Tesla Drives Further Into Nordic Storm

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    Stockholm (NordSIP) – Texas-based electric vehicle manufacturer Tesla’s refusal to sign collective bargaining agreements with trade unions in the Nordic region is leading to widespread industrial action and a growing pushback from local institutional shareholders.  The company’s troubles began in October 2023 when 130 mechanics from Swedish union IF Metall downed tools in protest.  They were subsequently joined by Swedish dockworkers and other employees in Tesla’s local servicing and distribution network.

    Collective bargaining agreements between labour and employers’ organisations are a longstanding and fundamental component of Nordic economies.  The initial industrial action by the mechanics was swiftly followed by sympathy strikes involving the Swedish subsidiary of Hydro Extrusions, which supplies Tesla with aluminium parts, and the Swedish postal service, which blocked license plate deliveries for the firm’s vehicles.  The dispute has since crossed borders, with trade unions in Denmark, Norway, and Sweden announcing sympathy strikes aimed at disrupting the onward distribution of Tesla vehicles and components to Sweden.

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    Tesla facing battle with unions on many fronts

    Tesla claims that its pay and benefits are competitive and maintains a hard line company-wide policy against unions.  It remains the only car manufacturer in the United States whose workforce is not represented by a union, and is currently gearing up for a major battle with the United Auto Workers (UAW) union.  Although Swedish institutional investors appear to be holding their fire so far, two large Danish pension funds announced on 7 December 2023 that they will be selling their Tesla shareholdings.  Both the €12 billion Pædagogernes Pension (PBU) and €40 billion PensionDanmark have reached the conclusion that their engagement efforts with the company have reached a dead-end and are therefore divesting from almost €100m worth of shares.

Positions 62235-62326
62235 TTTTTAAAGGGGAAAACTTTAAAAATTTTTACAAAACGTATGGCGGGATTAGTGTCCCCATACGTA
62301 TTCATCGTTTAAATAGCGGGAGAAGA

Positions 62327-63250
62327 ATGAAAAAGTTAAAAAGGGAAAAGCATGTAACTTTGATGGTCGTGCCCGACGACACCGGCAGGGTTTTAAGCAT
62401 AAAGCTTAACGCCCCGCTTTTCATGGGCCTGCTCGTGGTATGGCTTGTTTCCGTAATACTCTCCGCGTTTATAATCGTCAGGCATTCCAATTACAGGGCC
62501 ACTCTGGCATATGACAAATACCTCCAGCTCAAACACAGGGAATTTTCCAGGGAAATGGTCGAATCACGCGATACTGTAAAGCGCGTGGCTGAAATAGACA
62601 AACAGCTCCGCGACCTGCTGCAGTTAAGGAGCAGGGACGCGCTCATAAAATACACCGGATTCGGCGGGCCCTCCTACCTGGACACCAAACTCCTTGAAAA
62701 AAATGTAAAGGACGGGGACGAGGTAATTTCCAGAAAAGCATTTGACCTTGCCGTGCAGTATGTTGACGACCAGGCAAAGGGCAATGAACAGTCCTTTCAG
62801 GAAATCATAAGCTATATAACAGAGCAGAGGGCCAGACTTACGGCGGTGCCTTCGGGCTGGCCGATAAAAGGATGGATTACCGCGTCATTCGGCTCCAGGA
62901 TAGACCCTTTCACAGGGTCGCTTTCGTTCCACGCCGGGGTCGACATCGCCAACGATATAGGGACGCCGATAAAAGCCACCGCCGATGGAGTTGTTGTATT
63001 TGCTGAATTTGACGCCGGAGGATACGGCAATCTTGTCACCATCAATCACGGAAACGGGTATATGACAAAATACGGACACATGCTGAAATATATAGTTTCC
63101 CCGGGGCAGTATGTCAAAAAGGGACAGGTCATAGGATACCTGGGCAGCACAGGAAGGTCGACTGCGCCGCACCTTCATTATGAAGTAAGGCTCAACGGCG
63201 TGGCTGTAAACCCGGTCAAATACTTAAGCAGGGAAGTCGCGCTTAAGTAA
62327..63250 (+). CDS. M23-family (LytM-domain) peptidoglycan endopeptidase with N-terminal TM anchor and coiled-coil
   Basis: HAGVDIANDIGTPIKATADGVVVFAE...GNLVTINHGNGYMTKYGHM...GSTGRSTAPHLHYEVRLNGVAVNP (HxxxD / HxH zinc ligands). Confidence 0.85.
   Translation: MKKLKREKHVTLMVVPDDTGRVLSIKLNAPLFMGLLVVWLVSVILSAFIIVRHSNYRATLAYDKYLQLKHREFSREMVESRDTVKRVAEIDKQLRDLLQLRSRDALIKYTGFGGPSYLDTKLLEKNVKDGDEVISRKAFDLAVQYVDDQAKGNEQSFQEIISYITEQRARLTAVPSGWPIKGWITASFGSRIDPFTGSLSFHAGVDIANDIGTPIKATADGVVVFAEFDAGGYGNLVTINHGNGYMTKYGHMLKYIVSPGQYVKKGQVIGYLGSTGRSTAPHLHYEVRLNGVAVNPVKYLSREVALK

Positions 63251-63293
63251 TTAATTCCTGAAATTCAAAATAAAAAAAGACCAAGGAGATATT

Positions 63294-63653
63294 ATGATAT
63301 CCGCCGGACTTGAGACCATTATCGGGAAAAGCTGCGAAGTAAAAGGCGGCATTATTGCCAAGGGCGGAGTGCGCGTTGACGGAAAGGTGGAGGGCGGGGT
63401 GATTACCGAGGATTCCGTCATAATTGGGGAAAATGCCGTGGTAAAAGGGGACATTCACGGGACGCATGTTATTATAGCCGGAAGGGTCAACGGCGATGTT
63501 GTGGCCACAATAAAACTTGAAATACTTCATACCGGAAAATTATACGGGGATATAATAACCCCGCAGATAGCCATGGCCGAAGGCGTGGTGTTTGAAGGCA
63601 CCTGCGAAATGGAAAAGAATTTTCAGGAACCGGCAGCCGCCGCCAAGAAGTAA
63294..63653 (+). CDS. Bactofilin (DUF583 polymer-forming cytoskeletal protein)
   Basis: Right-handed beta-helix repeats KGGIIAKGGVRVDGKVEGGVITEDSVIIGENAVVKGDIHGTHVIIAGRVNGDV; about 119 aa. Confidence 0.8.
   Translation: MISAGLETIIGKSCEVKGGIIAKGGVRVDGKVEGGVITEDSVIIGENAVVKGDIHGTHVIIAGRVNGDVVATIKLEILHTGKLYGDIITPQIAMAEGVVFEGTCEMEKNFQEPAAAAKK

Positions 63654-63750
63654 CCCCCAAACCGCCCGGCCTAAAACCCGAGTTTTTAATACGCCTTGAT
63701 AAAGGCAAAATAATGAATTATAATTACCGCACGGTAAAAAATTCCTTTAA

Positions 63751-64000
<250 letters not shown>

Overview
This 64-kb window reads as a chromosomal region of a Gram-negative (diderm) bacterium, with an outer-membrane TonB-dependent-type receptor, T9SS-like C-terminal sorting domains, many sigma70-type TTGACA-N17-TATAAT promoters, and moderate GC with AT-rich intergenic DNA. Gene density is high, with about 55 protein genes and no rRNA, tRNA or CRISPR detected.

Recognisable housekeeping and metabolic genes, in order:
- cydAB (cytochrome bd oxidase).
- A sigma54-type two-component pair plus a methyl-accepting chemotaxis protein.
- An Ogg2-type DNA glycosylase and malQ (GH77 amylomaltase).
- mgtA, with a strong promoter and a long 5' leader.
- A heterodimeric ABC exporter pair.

Commenting on the exclusion of Tesla shares from PBU’s portfolio, CEO Sune Schackenfeldt said: “Freedom to join trade unions and the right to negotiate wages collectively are part of PBU’s core values and an important element in our adherence to the UN’s Global Compact. We cannot compromise on that.”  PBU has previously sold positions in Amazon, Walmart and Ryanair for similar reasons.  Schackenfeldt expressed disappointment that Tesla’s shortcomings on the “S” of ESG had negated its positive environmental impact.  “It’s a shame, because it’s an exciting and innovative company, which is a significant driving force in the development of electric cars and batteries.  We will investigate how we can possibly continue to contribute to shareholder pressure on Tesla so that they make concessions in relation to basic trade union freedom and labour rights.”

    Image courtesy of Ben Kerckx from Pixabay (edited)
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